How to manage the life cycle of a datacenter with a rapidly changing environment and where so many stakeholders are involved?
A datacenter is a very special place where three different worlds and groups of people meet – there is the facility group whose focus is on the building, there is the IT infrastructure group focused on the IT equipment housed within it, and there is the IT applications group focused on the applications that runs on the IT equipment. All with different objectives and incentives.
This worked fine when changes were highly predictable and changes came relative slow. But times have changed. Business demands drive the usage of datacenters and these demands have changed; large dynamic data volumes, stringent service-level demands, ever-higher application availability requirements and changing environmental requirements must be accommodated more swiftly then ever.
Business demands and rapidly advancing information technology have led to constant replacement of IT infrastructure. This pace of replacement of IT infrastructure is not in sync with the changes of the site infrastructure. The components of power, cooling, air handling last a longer time (10 years) than IT infrastructure (two to five years). The site infrastructure often ends up being mismatched with the facility demands of the IT infrastructure. While technically feasible, changing site infrastructure in current operational data centers may not always make sense. For some data centers, the cost savings not justify the cost for renewing the site infrastructure. For other data centers, the criticality of their function to the business just prohibits downtime and inhibits facility managers from making major overhauls to realise improvements. This makes it difficult to continually optimise data centers in such a rapidly changing environment.
One of the most significant challenges for the IT organisation was and is to coherently manage the quality attributes for the complete IT service stack or IT supply chain (including the facility / site infrastructure).
The IT department already tried to manage the IT environment with System & Network Management Systems and Configuration Management Data Bases (CMDB’s). Where the Facility department is using Building Management Systems (BMS) in monitoring and controlling the equipment in an entire building. Until recently there was a disconnect between the facility and IT infrastructure. To get rid of the limited visibility and control of the physical layer of the data center we see the rise of a new kind of system: the Data Center Infrastructure Management System (DCIM).
But there is still another gap to be bridged. The power and cooling capacity and resources of a data center are already largely set by the original MEP (Mechanical Electrical Plumbing) design and data center location choice. The Facility/MEP design sets an ‘invisible’ boundary for IT infrastructure. And just as in the IT world, in the Facility world there is knowledge and information loss between the design, build and production/operation phase.
To solve this issue, the Facility world is using more and more Building Information Model systems (BIM). BIM is a model-centric repository that support the business process of planning, designing, building and maintaining a building. In other words a system to facilitate coordination, communication, analysis and simulation, project management and collaboration, asset management, maintenance and operations throughout the building life cycle.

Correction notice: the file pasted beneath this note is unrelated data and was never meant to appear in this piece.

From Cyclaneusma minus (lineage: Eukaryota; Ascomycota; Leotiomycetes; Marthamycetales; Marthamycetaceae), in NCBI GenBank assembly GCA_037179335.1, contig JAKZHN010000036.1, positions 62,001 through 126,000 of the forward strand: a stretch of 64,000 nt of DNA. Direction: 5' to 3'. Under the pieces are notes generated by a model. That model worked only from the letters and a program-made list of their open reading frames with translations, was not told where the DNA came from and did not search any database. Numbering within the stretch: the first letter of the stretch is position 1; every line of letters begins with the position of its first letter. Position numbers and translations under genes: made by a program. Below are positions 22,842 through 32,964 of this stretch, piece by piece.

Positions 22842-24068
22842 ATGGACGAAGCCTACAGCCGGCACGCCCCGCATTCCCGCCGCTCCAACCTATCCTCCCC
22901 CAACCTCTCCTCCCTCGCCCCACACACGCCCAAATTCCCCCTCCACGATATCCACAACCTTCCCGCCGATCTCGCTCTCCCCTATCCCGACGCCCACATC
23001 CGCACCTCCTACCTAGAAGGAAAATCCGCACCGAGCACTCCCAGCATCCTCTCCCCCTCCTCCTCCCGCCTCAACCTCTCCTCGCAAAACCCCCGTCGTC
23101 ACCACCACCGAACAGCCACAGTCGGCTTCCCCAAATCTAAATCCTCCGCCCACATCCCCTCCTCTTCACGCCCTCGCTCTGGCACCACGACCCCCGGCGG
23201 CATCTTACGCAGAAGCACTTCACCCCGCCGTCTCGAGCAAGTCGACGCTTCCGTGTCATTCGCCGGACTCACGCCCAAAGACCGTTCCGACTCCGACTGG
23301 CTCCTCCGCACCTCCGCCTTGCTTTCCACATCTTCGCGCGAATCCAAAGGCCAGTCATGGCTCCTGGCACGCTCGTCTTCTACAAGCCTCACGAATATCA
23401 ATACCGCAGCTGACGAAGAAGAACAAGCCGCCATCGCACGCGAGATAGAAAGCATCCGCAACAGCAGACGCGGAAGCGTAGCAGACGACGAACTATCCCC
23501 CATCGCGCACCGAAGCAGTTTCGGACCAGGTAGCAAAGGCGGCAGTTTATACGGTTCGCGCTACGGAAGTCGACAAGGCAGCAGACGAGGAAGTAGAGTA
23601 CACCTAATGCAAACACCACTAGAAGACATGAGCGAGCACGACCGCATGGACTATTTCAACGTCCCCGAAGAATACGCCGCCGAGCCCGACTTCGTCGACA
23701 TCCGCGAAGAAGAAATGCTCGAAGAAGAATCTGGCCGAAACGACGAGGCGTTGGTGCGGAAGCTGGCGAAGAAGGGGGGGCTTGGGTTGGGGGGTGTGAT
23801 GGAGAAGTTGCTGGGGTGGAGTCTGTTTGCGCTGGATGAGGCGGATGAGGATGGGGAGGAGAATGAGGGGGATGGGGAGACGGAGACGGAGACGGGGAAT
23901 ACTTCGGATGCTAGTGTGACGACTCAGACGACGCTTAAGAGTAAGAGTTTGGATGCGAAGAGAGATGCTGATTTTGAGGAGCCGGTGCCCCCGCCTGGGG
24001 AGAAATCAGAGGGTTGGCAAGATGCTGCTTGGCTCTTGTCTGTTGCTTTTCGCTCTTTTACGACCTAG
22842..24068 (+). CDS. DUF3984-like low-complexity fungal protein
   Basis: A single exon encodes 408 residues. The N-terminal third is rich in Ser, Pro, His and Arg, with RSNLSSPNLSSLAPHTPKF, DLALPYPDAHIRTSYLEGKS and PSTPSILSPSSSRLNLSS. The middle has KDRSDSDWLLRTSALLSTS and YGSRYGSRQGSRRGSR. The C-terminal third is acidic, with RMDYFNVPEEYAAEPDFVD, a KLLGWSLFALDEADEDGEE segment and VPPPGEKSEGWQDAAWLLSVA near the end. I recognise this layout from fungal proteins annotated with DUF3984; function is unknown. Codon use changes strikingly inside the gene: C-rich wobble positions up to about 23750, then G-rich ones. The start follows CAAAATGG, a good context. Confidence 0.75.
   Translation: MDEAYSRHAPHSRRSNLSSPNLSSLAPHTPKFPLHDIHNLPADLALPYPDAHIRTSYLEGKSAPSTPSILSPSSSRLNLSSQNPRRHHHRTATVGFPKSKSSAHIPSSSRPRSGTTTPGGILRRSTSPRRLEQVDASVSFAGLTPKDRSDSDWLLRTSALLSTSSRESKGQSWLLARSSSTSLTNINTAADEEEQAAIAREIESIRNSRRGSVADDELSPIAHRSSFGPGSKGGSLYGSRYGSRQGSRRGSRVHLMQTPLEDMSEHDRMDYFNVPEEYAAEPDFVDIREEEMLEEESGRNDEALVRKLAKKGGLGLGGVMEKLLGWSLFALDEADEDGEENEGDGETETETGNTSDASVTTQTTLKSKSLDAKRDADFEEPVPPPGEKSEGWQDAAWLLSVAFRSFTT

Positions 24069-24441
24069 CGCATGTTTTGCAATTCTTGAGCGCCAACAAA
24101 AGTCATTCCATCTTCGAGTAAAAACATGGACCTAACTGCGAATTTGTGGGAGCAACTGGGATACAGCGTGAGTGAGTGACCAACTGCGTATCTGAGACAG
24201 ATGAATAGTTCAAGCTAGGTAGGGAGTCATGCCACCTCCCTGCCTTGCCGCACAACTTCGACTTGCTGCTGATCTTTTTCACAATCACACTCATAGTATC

The transition to a BIM-centric design approach fundamentally changes the Architecture, Engineer, Contractor (AEC) process and workflow by the way project information is shared, coordinated, and reviewed. But it is also extending the workflow by integrating with one of the most important players in the AEC workflow; the operators.
Dynamic information about the building, such as sensor measurements and control signals from the building systems, can be incorporated within BIM to support analysis of building operation and maintenance.
Working in Silos
Although some local improvements, in sharing information, are and can be made with BIM, DCIM, CMDB and System & Network Management Systems we are still talking about working in silos. The different participants that are involved in the life cycle of the Datacenter are using their own information sets and systems. This is a repeating process, from the owner tot the architect to the design team to the construction manager, the contractor to the subcontractors, to the different operators and, ultimately, back to the owner.
Integrated processes and life cycle management
If we want to achieve general improvements during the complete life cycle of the data center based on key performance indicators (KPI) such as Cost, Quality, On-time delivery, Productivity, Availability, and Energy efficiency a better collaboration and information exchange between the different participants is needed.
BIM, BMS, DCIM, CMDB and System & Network Management Systems do have an overlap in scope but also have their own focus: life cycle, static and dynamic status information of facility, IT infrastructure and software components.
We all know that one size fits all doesn’t work and/or is not flexible enough. So what is needed is collaboration and interoperability, getting rid of the silo approach by focussing on the exchange of information between these different systems. There is a need for modular designed management systems with open API’s so that customers/users can make their own choice on which job is done by which system and still have the opportunity of an easy exchange of information (retrieval or feed).
This will revolutionizes the way Data center information is shared, coordinated, and reviewed and will affect workflows, delivery methods, and deliverables in a possitive way.